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Krulee v. Receivables Performance Management, LLC

United States District Court, N.D. California

June 11, 2015

DANA SCOTT KRULEE, Plaintiff,
v.
RECEIVABLES PERFORMANCE MANAGEMENT, LLC, et al., Defendants.

ORDER GRANTING MOTION TO COMPEL ARBITRATION AND DISMISSING CASE Re: Dkt. No. 51

RONALD M. WHYTE, District Judge.

Receivables Performance Management, LLC ("RPM") and Jefferson Capital Systems, LLC ("Jefferson Capital") (collectively "defendants") filed a motion pursuant to the Federal Arbitration Act, 9 U.S.C. §§ 1, et seq. ("FAA"), to compel arbitration. Dkt. No. 50; Dkt. No. 56-1. Plaintiff opposes on the basis that defendants have not shown that than an agreement to arbitrate exists between the parties. Dkt. No. 62. For the reasons explained below, the court GRANTS the motion to compel arbitration and dismisses the case.

I. BACKGROUND

A. Factual Background

Krulee brought this purported class action asserting claims against defendants under the Fair Debt Collection Practices Act, 15 U.S.C. §1692 et seq. ("FDCPA"). See Dkt. No. 1 ("Compl."). Krulee's claims arise out of defendants' communications attempting to collect Krulee's delinquent credit card account that originated with First National Bank of Omaha ("FNBO"). Id. [1]

In 2005, Krulee opened a credit card account with Fleet Bank. In July 2005, the Fleet Bank credit card account was transferred to FNBO and became the "Emerge Card." It appears that the account was not in default when it was transferred from Fleet Bank to FNBO. When the credit card account was transferred to FNBO, Krulee was sent a "Welcome Letter" and was provided with the new "Terms and Conditions" that governed the Emerge Card. See Dkt. No. 51-1 ("Ryan Decl.") at ¶ 5. The "Welcome Letter" stated:

Welcome to Emerge®! Recently, your Fleet Bank (RI), National Bank ("Fleet"), MasterCard® or Visa® account was acquired by First National Bank of Omaha ("FNBO") and effective June 6, 2005 will be replaced with a NEW FNBO Emerge MasterCard or Visa account, as appropriate.
...
New account terms will apply. The terms and conditions governing your new FNBO Emerge account are set forth in the enclosed Important Notice and the Summary of Terms on the back of this card carrier, both of which are incorporated here by reference. These new terms and conditions differ from the terms and conditions governing your old Fleet credit card account and will become effective as to transferred balances and new transactions on July 1, 2005, unless you decline these terms as provided below. Your new FNBO Emerge terms reflect a different governing law provision, different arbitration provisions, new foreign transaction procedures as the result of recent changes in card association rules, and a new Foreign Transaction Fee Finance Charge....
Your right to decline new account terms. The new terms reflected in the enclosed Important Notice and on your Summary of Terms will become effective as to existing balances and new transactions on July 1, 2005, unless you decline these terms. You must decline our offer by June 30, 2005 by calling 1-866-646-7027....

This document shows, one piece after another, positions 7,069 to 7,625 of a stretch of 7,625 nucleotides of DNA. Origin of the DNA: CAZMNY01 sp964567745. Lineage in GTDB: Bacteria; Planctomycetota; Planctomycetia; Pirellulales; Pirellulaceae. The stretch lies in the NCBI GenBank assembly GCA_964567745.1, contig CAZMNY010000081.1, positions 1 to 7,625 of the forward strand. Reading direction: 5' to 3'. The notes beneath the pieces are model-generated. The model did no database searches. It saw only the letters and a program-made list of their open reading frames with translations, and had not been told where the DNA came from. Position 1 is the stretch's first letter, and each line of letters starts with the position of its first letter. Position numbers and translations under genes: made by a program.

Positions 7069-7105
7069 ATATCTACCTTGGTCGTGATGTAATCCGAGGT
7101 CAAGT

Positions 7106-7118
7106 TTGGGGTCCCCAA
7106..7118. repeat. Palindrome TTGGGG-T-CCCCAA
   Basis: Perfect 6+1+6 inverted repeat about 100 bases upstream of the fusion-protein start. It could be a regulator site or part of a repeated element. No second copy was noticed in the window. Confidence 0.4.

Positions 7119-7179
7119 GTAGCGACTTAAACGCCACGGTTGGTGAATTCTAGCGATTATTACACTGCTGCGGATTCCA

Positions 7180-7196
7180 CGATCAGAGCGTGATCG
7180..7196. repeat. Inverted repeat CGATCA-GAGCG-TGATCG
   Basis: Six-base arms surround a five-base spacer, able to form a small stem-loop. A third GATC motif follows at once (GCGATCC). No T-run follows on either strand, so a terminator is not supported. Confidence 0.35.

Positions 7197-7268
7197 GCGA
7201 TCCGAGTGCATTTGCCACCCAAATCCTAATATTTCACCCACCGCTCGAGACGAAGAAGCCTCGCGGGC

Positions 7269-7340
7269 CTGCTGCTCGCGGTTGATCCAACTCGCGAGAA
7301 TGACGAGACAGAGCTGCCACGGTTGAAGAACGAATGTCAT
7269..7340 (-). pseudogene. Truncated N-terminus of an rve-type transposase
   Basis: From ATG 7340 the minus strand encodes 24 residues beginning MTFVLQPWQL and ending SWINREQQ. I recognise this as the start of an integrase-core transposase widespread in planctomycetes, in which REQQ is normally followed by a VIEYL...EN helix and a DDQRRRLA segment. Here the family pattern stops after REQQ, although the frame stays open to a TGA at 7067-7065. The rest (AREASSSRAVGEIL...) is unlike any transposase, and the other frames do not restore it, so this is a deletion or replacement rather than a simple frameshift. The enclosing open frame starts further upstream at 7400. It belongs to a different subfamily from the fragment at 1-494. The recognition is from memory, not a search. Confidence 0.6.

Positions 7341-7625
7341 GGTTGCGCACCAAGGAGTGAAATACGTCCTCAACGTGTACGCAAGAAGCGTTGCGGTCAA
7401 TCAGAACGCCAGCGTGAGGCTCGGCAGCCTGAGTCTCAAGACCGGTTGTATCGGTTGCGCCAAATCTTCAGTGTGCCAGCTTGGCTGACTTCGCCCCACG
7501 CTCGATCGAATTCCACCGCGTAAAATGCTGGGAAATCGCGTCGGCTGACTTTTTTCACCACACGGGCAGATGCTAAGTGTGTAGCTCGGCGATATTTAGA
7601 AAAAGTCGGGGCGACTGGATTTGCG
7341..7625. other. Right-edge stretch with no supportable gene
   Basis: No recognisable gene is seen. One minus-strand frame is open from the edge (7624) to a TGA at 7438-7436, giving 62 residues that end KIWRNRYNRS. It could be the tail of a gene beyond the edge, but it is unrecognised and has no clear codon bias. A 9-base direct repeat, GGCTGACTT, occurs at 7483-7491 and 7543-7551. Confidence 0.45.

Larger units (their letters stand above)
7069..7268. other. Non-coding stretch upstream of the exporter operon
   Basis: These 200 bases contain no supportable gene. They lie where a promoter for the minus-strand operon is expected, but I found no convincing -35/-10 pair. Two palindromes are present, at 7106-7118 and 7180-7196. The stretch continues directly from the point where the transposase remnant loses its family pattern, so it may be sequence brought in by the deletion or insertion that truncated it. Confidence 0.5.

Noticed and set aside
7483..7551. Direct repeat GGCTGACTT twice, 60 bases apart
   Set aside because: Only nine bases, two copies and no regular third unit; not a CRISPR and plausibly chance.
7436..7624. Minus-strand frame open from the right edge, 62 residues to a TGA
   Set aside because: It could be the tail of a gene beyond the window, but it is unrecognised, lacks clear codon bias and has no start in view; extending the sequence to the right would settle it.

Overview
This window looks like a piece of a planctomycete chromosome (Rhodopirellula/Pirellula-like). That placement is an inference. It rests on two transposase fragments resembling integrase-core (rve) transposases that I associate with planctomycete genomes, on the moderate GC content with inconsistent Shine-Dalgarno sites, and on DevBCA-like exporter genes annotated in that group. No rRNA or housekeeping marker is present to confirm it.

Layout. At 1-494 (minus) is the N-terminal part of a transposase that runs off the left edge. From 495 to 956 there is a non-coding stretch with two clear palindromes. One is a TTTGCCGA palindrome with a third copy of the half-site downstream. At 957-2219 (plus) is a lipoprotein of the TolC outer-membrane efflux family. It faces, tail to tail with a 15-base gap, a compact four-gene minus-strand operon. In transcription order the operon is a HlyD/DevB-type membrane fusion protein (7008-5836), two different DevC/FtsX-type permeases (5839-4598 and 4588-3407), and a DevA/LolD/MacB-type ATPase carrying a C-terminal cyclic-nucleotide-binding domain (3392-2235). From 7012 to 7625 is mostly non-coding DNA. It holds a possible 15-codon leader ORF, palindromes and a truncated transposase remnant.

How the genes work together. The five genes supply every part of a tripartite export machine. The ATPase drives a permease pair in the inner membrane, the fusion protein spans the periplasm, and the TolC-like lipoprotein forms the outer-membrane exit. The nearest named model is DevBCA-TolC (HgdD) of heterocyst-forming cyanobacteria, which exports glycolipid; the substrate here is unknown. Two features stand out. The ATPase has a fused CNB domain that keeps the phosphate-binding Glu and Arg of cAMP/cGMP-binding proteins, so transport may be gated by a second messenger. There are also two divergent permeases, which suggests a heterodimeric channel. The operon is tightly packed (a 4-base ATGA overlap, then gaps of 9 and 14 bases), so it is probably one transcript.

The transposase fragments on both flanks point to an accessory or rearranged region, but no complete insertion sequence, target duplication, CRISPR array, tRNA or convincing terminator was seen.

Dkt. No. 51-1, Ryan Decl. Ex. A, Welcome Letter (bold in original).

The Emerge Terms and Conditions included the following arbitration provision:

ARBITRATION PROVISION (AGREEMENT TO ARBITRATE CLAIMS)
Any claim, dispute or controversy (whether in contract, tort, or otherwise) at any time arising from or relating to your Account, any transferred balance or this Agreement (collectively, "Claims"), upon the election of you or us, will be resolved by binding arbitration pursuant to this Arbitration Provision and the Code of Procedure ("NAF Rules") of the National Arbitration Forum ("NAF") in effect when the Claim is filed....

Dkt. No. 51-1, Ryan Decl. Ex. B, Terms and Conditions.

Krulee did not decline the account terms, and used the Emerge Card from about August 2005 to November 2010. Eventually, Krulee ran up a debt and defaulted on the Emerge Card.

Plaintiff's Emerge Card account was charged off and transferred from FNBO to CompuCredit. CompuCredit is now known as "Atlanticus Services Corporation" ("Atlanticus"). The court will refer to both Atlanticus and CompuCredit as "CompuCredit."

The "Account Ownership Agreement" transferring plaintiff's account from FNBO to CompuCredit provided that "all right, title and interest" in the charged off accounts were transferred to CompuCredit. See Dkt. No. 68-1 ("Maslia Decl.") at ¶ 2.

Beginning in March 2006, CompuCredit and Jefferson Capital entered into a series of transactions, and Jefferson Capital eventually purchased plaintiff's debt. Dkt. No. 51-1, ("Weinreis Decl.") at ¶ 4. The first "Account Purchase Agreement" was entered into on March 9, 2006, and provided that CompuCredit (and other sellers not relevant here), "for value received, without recourse, assigns, sells and delivers to Jefferson Capital Systems, LLC (the Buyer'), all rights, title and interest in and to (i) the Accounts..." Dkt. No. 50-5, Weinreis Decl. Ex. A. at ECF pg. 6. Later Amendments to the Account Purchase Agreement, specifically, the Sixth Amendment, caused Krulee's Emerge Card account to be transferred from CompuCredit to Jefferson Capital. See Weinreis Decl. ¶ 4.